Patches fix sprintf buffer overflow

2 Comments

The Perl community has released a fix to the sprintf function that was recently discovered to have a buffer overflow in very specific cases. All Perl users should consider updating immediately.

Dyad Security recently released a security advisory explaining how in certain cases, a carefully crafted format string passed to sprintf can cause a buffer overflow. This buffer overflow can then be used by an attacker to execute code on the machine. This was discovered in the context of a design problem with the Webmin administration package that allowed a malicious user to pass unchecked data into sprintf. A related fix for Sys::Syslog has already been released.

The Perl 5 Porters team have solved this sprintf overflow problem, and have released a set of patches, specific to four different versions of Perl.

While this specific patch fixes a buffer overflow, and thus prevents malicious code execution, programmers must still be careful. Patched or not, sprintf can still be used as the basis of a denial-of-service attack. It will create huge, memory-eating blocks of data if passed malicious format strings from an attacker. It's best if no unchecked data from outside sources get passed to sprintf, either directly or through a function such as syslog.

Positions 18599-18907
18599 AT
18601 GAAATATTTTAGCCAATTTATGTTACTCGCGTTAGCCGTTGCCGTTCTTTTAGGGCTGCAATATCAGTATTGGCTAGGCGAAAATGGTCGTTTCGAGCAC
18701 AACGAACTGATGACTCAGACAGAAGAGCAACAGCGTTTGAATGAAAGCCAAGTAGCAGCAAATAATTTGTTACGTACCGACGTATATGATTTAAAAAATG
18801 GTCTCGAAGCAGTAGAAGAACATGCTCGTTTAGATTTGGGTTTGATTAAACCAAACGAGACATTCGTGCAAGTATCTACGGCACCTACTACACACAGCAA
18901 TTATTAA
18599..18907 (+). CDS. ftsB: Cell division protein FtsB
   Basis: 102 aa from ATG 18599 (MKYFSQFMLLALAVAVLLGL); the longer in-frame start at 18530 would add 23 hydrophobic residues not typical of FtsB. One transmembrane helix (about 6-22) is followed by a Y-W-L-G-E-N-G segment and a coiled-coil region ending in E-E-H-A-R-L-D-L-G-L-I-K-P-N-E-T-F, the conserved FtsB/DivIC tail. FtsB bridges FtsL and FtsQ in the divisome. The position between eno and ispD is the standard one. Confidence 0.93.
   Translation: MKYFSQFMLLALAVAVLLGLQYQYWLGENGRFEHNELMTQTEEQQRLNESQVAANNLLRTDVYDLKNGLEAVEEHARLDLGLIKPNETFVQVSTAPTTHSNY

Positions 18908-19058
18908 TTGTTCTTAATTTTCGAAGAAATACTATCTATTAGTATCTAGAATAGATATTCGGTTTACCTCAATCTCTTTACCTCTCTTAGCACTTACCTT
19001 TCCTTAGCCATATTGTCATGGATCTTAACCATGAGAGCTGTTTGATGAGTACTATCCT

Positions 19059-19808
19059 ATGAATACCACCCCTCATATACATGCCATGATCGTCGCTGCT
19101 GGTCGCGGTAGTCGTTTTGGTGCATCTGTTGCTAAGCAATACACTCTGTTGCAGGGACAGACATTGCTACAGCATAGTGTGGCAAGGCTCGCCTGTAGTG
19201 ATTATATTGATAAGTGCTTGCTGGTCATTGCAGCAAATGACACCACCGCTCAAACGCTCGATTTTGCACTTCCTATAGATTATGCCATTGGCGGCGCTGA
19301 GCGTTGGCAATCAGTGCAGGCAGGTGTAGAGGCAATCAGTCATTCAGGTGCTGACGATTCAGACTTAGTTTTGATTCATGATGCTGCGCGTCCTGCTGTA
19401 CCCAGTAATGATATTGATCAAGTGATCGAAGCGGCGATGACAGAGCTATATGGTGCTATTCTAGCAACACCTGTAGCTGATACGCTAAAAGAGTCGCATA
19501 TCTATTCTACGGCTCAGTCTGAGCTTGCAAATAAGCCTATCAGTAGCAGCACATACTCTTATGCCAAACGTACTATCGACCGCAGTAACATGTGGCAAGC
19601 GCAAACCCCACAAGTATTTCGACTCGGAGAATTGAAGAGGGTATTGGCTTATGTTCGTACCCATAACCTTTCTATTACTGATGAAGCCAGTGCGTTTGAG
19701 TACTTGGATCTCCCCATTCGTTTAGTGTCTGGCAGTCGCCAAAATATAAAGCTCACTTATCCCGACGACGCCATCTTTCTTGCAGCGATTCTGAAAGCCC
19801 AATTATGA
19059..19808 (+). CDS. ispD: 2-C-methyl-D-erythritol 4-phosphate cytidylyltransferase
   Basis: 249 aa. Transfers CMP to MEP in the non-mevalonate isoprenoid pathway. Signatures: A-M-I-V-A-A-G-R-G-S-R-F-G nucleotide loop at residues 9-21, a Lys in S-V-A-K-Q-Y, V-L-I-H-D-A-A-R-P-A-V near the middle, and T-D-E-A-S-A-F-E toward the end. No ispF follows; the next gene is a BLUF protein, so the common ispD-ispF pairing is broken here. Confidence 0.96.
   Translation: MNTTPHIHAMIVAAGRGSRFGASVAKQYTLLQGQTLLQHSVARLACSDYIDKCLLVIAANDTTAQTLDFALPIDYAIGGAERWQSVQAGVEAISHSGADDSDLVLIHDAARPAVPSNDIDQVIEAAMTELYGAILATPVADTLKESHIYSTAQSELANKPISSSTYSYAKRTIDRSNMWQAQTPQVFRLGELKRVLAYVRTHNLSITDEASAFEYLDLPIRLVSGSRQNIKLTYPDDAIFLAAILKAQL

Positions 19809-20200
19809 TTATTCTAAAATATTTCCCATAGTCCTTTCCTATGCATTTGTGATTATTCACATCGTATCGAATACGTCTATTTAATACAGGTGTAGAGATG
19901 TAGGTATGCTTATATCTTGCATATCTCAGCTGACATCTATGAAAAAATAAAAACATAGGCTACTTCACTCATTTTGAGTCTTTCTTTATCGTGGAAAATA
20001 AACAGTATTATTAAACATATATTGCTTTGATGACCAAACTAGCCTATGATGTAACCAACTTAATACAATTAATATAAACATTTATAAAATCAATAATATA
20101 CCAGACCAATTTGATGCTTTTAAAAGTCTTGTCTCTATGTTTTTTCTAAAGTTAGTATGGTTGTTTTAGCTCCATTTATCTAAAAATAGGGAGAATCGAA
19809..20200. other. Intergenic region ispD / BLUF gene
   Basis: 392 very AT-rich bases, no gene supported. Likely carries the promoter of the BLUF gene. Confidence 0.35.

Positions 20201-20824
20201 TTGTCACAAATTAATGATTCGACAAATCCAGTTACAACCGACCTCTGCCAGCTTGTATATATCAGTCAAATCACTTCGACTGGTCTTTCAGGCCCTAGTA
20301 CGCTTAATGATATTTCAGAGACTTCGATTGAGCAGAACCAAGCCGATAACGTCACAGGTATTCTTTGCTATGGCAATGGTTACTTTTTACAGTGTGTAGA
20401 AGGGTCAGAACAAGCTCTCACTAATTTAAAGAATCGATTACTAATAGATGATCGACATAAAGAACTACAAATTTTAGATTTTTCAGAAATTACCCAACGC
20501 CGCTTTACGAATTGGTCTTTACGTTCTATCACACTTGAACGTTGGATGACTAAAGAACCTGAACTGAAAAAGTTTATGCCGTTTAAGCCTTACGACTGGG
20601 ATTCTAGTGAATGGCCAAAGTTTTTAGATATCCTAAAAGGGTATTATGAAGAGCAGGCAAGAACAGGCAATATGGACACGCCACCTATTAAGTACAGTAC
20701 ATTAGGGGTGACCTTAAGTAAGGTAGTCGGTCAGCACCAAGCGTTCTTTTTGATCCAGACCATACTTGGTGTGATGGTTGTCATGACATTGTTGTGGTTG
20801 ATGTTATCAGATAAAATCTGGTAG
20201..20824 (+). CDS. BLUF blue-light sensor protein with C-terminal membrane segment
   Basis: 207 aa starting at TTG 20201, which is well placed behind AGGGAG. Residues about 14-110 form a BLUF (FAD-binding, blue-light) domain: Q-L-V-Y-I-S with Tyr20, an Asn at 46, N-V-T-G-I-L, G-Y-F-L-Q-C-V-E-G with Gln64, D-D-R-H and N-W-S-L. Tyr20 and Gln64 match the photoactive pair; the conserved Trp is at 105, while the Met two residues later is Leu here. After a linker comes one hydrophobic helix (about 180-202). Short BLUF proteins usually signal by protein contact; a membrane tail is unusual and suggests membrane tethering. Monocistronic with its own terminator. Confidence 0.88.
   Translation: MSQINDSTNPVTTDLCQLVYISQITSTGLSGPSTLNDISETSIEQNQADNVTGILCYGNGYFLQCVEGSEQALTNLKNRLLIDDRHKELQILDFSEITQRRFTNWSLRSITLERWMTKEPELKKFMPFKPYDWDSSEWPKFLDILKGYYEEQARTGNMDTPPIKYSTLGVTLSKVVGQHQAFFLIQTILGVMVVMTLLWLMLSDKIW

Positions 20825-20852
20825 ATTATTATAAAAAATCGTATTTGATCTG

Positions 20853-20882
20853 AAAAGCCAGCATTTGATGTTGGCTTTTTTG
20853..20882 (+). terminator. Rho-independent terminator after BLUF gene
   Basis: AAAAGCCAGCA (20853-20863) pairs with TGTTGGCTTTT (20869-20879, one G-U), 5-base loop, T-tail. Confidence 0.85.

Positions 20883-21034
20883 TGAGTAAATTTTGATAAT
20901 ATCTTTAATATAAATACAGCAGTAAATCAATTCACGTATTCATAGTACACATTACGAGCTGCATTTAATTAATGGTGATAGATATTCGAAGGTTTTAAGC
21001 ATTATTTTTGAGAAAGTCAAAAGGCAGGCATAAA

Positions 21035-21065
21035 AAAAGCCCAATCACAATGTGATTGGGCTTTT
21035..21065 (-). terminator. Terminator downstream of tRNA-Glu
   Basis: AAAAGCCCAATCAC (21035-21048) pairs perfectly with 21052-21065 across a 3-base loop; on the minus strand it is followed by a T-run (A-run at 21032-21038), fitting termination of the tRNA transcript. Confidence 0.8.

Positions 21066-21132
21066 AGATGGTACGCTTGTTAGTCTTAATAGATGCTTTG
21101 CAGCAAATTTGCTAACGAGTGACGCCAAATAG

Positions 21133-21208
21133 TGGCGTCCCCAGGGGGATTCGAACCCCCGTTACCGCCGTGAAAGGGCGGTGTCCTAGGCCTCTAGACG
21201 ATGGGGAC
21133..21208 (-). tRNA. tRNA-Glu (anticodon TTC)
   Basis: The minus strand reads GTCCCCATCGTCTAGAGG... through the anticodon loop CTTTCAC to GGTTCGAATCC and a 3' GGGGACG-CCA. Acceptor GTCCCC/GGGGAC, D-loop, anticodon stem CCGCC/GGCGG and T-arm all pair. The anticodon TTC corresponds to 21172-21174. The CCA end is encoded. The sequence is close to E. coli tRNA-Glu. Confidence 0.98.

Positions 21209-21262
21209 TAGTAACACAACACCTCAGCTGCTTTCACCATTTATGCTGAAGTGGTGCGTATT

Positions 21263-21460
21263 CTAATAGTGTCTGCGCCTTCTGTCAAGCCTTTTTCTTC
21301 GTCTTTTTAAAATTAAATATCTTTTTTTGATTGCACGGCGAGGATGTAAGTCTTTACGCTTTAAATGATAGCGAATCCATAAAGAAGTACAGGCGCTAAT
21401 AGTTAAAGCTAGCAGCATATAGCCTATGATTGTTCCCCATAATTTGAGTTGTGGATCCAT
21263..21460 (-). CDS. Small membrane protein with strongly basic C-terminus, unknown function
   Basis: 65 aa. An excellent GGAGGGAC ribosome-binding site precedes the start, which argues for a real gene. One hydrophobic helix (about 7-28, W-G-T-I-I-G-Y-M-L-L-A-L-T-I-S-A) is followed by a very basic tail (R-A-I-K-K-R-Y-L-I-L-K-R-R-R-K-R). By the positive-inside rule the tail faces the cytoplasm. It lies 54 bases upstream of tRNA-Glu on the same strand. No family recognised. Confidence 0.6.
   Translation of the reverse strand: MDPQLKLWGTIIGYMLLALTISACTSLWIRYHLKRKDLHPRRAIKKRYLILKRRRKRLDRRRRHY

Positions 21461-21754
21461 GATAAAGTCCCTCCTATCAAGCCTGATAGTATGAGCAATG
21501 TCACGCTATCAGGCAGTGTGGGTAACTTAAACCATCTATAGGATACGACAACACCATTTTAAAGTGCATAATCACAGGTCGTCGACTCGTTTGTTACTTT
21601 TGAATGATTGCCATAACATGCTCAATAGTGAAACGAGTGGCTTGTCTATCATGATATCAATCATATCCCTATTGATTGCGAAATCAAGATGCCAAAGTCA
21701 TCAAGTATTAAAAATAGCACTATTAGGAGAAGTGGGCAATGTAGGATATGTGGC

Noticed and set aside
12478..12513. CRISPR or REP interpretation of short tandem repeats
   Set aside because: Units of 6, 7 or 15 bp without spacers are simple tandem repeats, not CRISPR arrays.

For further information, or information about The Perl Foundation, please email pr at perlfoundation.org.

2 Comments

When can we expect a patch for windows 2003?

The patches are already available on the CPAN if you build from source. If you're using ActiveState's builds, that's something to direct to ActiveState.

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  • Andy Lester: The patches are already available on the CPAN if you read more
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This page contains a single entry by Andy Lester published on December 15, 2005 6:13 AM.

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